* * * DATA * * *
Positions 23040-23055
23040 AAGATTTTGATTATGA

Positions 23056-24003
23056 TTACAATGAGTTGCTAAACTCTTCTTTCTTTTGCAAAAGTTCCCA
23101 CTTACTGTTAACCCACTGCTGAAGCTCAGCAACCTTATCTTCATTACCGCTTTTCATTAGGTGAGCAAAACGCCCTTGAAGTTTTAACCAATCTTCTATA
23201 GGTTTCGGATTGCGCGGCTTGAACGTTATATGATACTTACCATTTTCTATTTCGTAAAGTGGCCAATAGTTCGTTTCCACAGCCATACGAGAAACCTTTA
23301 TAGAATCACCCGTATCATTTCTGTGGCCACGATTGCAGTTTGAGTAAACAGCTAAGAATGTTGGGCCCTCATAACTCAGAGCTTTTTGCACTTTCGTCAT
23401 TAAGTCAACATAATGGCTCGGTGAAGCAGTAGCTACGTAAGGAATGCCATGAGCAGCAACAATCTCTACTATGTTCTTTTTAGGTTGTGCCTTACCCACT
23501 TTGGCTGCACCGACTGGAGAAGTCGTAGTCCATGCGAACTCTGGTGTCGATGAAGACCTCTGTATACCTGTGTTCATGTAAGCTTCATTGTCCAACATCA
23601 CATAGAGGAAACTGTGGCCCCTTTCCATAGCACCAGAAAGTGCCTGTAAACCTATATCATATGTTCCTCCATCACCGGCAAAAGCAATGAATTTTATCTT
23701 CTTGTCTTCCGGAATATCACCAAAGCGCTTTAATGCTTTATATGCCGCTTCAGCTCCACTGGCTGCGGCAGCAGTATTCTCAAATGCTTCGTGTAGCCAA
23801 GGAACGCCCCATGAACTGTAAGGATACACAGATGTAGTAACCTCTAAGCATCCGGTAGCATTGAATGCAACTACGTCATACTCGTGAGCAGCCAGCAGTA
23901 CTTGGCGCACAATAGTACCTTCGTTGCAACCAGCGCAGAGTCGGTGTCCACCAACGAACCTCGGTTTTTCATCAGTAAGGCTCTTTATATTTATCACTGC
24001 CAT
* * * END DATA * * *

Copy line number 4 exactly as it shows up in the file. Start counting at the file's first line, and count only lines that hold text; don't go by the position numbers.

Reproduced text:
23056 TTACAATGAGTTGCTAAACTCTTCTTTCTTTTGCAAAAGTTCCCA